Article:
[20] The second modification was a revision of the model for earth sidelobe brightness temperatures required for the APC algorithm. In the original algorithm, on-Earth sidelobe contributions were estimated from TMR beam data, island radiosonde data, and a mean Earth TB model with a simple latitude dependence [Janssen et al., 1995]. In the revised algorithm on-Earth sidelobe TBs are computed from 1 × 1° earth maps on the basis of seasonal averages of actual TMR TB measurements obtained over the entire mission, including data over land. This improvement to the APC algorithm was suggested by Obligis et al. [2007].

[21] The third processing modification for the TMR CDR was the conversion of the wet path delay retrieval algorithm to one for IWV using radiosonde-derived statistics. A similar two step stratification scheme was used as for the wet delay algorithm described by Keihm et al. [1995]. The IWV algorithm uses a log linear combination of the brightness temperatures of the form

equation image

where the retrieval coefficients (provided by Brown et al. [2009]) are generated from a large database of modeled brightness temperatures from island radiosonde data. To account for small nonlinearities in the algorithm, the retrieval coefficients c0 and cf in (1) are stratified by wind speed and IWV range and interpolated by the algorithm to a first guess IWV and wind speed. In (1), IWV is the final retrieved integrated water vapor value and WS0 and IWV0 are the first guess wind speed and integrated vapor values computed from a global algorithm. The summation over f refers to the three TMR channels.

[22] It is important to note that the accuracy of the long-term IWV trend results presented in section 5 is largely dependent on the validity of the instrument TB drift correction. The APC and retrieval algorithm modifications do not significantly affect decadal trend results on global and large regional scales. Further details of the algorithm modifications and instrument drift corrections utilized in the CDR production are provided by Brown et al. [2009].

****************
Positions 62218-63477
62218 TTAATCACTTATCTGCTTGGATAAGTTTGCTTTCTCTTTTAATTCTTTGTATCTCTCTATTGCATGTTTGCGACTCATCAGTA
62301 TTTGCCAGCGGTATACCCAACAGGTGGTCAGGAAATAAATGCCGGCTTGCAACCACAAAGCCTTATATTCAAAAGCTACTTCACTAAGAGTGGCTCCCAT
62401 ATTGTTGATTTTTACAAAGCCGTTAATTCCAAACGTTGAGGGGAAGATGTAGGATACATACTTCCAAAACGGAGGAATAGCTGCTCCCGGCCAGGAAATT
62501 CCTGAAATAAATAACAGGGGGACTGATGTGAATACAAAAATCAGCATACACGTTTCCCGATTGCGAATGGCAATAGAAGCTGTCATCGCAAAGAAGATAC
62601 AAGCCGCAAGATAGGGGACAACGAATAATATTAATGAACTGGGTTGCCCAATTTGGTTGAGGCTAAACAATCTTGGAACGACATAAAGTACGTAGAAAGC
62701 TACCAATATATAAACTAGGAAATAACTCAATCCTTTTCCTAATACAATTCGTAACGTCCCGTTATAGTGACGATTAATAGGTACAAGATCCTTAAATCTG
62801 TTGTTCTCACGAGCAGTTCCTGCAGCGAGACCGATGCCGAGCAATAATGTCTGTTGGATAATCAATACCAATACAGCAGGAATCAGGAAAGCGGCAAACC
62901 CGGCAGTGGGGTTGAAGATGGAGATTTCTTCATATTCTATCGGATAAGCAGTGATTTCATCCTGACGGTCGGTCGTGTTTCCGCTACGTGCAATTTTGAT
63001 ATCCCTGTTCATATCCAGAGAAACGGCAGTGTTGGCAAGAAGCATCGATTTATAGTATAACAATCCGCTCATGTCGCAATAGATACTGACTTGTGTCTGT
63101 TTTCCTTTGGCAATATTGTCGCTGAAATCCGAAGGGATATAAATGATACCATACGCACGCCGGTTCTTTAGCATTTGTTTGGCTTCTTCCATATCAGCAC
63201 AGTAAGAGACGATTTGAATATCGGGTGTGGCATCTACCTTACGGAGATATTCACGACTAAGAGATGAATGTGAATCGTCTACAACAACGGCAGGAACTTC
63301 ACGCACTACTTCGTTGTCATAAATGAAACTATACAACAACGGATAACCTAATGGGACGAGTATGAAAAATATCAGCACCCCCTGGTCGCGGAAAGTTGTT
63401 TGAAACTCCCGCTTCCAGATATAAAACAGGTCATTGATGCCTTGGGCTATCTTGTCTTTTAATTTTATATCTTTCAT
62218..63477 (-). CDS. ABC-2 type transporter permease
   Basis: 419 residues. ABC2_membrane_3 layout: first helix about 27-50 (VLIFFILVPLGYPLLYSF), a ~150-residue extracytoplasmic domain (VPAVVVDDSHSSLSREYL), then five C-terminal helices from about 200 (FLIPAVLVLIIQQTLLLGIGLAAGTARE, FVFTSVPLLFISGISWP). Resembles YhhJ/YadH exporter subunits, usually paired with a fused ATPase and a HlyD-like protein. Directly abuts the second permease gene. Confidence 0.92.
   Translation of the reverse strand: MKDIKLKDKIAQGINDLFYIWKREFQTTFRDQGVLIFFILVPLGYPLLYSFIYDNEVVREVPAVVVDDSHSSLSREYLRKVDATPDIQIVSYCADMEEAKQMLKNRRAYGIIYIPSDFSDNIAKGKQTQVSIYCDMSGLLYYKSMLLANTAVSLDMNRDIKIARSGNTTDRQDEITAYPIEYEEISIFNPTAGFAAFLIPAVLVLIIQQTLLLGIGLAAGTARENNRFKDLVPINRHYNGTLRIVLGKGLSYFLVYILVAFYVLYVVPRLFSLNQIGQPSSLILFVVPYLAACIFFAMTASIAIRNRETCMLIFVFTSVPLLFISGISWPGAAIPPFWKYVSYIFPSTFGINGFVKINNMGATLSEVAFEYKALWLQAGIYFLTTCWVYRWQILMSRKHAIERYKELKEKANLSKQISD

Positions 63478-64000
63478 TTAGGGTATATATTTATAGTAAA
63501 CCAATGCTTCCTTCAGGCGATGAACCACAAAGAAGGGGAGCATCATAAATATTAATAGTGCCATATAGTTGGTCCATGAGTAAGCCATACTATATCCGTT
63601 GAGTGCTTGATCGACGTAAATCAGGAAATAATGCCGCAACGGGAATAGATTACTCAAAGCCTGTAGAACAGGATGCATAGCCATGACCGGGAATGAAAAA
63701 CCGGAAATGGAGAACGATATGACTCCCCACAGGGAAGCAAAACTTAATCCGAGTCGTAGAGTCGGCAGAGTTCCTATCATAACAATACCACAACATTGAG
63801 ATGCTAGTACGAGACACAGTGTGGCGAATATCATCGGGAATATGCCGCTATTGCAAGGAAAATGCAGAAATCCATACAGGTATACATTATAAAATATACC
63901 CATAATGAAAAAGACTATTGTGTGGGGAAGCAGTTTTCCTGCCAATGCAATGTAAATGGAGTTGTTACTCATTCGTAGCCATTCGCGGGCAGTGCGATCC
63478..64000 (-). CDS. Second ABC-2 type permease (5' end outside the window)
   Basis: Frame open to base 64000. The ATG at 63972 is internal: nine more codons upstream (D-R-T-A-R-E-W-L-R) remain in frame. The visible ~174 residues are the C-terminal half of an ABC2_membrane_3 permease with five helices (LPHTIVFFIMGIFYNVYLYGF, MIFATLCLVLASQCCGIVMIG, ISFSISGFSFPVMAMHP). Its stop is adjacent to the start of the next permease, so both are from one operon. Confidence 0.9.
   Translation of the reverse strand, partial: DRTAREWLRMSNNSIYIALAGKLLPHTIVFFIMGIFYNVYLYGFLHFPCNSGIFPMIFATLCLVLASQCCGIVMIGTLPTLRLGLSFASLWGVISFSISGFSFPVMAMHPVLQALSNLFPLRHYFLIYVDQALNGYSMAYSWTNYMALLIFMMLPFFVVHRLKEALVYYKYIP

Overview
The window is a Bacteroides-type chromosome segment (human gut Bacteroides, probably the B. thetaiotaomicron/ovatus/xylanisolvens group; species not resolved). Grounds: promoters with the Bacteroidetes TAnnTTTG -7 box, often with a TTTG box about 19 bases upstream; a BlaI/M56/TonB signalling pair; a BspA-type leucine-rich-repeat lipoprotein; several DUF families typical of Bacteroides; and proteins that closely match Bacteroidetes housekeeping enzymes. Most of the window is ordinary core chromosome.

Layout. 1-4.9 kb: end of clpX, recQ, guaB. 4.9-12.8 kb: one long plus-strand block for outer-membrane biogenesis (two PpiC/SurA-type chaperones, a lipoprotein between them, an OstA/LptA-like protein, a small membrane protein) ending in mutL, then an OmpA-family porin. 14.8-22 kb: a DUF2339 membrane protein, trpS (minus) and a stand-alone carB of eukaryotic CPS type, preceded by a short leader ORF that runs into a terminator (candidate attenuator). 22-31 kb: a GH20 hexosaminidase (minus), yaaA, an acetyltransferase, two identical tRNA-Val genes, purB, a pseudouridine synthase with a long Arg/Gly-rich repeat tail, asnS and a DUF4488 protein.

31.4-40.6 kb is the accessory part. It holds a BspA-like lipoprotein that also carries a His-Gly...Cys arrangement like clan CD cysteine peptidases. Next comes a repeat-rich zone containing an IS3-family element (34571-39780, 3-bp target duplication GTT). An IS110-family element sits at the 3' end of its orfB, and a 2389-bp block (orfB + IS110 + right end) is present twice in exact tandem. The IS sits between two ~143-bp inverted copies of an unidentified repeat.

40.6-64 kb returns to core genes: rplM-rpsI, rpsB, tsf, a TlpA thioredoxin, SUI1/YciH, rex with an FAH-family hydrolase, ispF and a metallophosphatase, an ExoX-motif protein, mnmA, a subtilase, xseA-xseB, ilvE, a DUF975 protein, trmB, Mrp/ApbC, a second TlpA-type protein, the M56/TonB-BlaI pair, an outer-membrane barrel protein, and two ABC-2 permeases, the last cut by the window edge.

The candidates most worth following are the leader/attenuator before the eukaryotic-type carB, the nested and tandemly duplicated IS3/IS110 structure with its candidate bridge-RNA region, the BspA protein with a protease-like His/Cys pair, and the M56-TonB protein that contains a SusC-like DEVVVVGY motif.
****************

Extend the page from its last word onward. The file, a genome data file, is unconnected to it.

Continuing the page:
[23] The cloud liquid water retrieval algorithm is a polynomial combination of the TMR brightness temperatures

equation image

where b0 = 4345, b1 = −20.12, b2 = −1.64, b3 = −38.29, and b4 = 0.185. Computed CLW values less than zero are converted to zero (clear conditions) in the processing. Equation (2) is identical to the CLW algorithm used in the final TOPEX Geophysical Data Record processing to account for the small component of path delay due to suspended cloud liquid. It was derived by statistical correlation from the same island radiosonde database used for the IWV algorithm. Because CLW is not measured directly by radiosondes we employed a cloud model based on the concept that the liquid water density at any level within a cloud is proportional to the absolute humidity difference relative to the cloud base [Fletcher, 1962]. We used a proportionality factor of 0.5, consistent with aircraft in situ measurements [Malkevich et al., 1981]. We defined the cloud boundaries as occurring where the relative humidity crosses 94%, a value somewhat arbitrary but sufficient to allow generation of a globally representative range of CLW conditions. No attempt was made to correct for precipitation effects. The implications for absolute and trend accuracy of TMR-derived CLW are discussed in section 7.